Three questions I would like to ask any true animal advocate

Why we eat “farm animals”, and why we let our “pets” be mass euthanized? < = ? = >

Why do we think we are animal lovers, when we don’t take the sides of nonhuman animals consistently?

my two cents >

An Animal Rights revolution, acknowledging a new open view onto the animal kingdom or sticking with the biologistic instinct paradigm.

Why we think “infighting” is bad, when it’s only part of any democratic process?

The recent “infighting” debate between proponents of the “welfarist” and the “abolitionist” view (and the shades of gray inbetween them) shows us just how important allowing pluralist views is for the debate and the practice in our shared goal to help, support, rescue, defend … nonhuman animals .

Yet also we can see how important it is to separate between: priorities for advancing causes and (what I’d call) agenda talk.

Both sides see themselves as being more realistic about the right way in which to approach the general public. Since tragically the general public are still more or less analphabetic as what regards any consciousness of how to bring our animal cospecies constructively (in a life-affirming way) into the political arena of a democracy in crisis ( – the state we are obviously in – but this is a chance, when we take a deep look at the causes for the democratic crisis!).

Animal welfare and animal rights will have to merge into a concept, I believe, that should be wider than an exclusionary sum. The main points to rethink are, I think:

A stronger differentiation in the argumentation is needed often. For instance: what are the goals of welfare? I don’t want to sound funny, but do you still remember the axioms of the set theory? Where do both sides meet, on which grounds, and where do they totally exclude each other … ?

Realistically, how much is “strategy” and how much is “justice” in welfarism: It might be strategically mostly the main option to work on phasing out the speciesist realities and atrocities, but it’s not just. So we got both aspects at one instance, the aspect of being only “strategic”, the slow progress of welfarism – if it has the goal of eliminating speciesism in the end, and the “just” way of abolishing the enslavement of nonhuman animals for human purposes overall, at the other hand.

Goals should be revealed openly if they don’t meet the optimal ends for nonhuman animals in a direct way, such as is the case in welfarism: a tough question, because obviously to do the optimal for animals, we have to do the optimal for nature and humans too, because everything is interwoven on the different layers (and with the optimal for humans being a current issue of open debate or mute silence in our societies.)

Political strategies in the animal rights and the animal welfare movement should be explained, rather than to draw nice images of either the future (abolitionist tendency somehow) or the present (welfarist claims of success where the goal is forgotten over that): why do we deal with nonvegans and non animal advocates the way we do, why do we talk to them the way we talk to them, how do we see the public as so hard to approach on a more honest and critical level?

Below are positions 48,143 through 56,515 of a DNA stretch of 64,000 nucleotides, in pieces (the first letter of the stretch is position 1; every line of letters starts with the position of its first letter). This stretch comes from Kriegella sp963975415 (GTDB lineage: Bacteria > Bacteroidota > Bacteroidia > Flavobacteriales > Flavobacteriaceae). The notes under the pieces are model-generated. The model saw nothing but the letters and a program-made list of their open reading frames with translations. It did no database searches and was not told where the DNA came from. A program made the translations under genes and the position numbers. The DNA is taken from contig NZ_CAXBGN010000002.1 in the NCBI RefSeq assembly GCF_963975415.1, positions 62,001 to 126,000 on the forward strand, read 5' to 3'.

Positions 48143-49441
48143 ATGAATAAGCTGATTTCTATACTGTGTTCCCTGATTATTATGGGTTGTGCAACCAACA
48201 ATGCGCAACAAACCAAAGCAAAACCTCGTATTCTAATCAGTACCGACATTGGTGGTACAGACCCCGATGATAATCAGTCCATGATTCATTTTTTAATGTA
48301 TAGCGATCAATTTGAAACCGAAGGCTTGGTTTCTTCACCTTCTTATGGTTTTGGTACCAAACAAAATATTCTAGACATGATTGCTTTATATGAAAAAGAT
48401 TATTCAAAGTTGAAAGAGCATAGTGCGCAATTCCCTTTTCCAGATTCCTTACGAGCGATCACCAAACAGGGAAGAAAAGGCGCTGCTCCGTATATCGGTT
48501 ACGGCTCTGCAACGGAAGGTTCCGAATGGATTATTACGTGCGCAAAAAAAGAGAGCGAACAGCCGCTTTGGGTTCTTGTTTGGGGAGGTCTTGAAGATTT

We do have to have infights, indirectly and partly, cos of our wrangle about the right tone to meet the “general public” … maybe

Why can’t we talk openly towards each other and the other people in society?

Finally: If we would discuss everything more critical and to a deeper level, we would be able to dig our way through ages of history in which we have learned and maybe wanted to distance ourselves from animals and nature.


Vegan for justice

Not the plain awareness that “eating meat is wrong”, but a growing sense of justice makes veganism so attractive to people I think.

Ok this is a fine line, but I believe what makes people want to turn vegan now, is not that “by chances” they have been informed about the atrocities going on in farms and slaughterhouses and that more or less right away turns them into vegetarians and/or vegans. I think it’s rather the growing sense of justice as far as nonhuman animals are concerned and the human relationship towards them, that makes people get the “click” of becoming a vegan.

People find it easier to stand for what they feel and think today, in regards to nonhuman animals.

In the past when you thought it was wrong to eat “meat”, etc. the pressure around a person living in a homocentrist society was so strong that someone was confronted with so many more obstacles than the obstacles a persons meets today in most or at least many contexts and places.

The danger of thinking that solely information would almost automatically create a more enlightened and thus hopefully compassionate people all around us, lays in the often overlooked point that many meat eaters and hunters, for example, etc., are acting fully knowing what they are doing and endorsing their fully aware chosen stances publicly wherever they can as individuals “having something to do with the issue” (they feel being asked for their warped views, so much, I think). The same fanaticism about a practiced carnism and speciesism also goes for some people in the field of arts it has to be noted – a professional field that is in much danger of acting on an ideological plane in society anyway and speciesist art is a sad fact that is often being ignored way too much ( speciesism in art : ).

What I think is important, is that we don’t underestimate the will and the power of the individual person and society overall to foster a sense of justice in each other once the ice is broken that sealed (one could say) “the lips of humanity” in the past.

the “personal choice” debate and homocentrism

As much as I like the cons of the article:

I find the “pros” partly a bit superficially treated.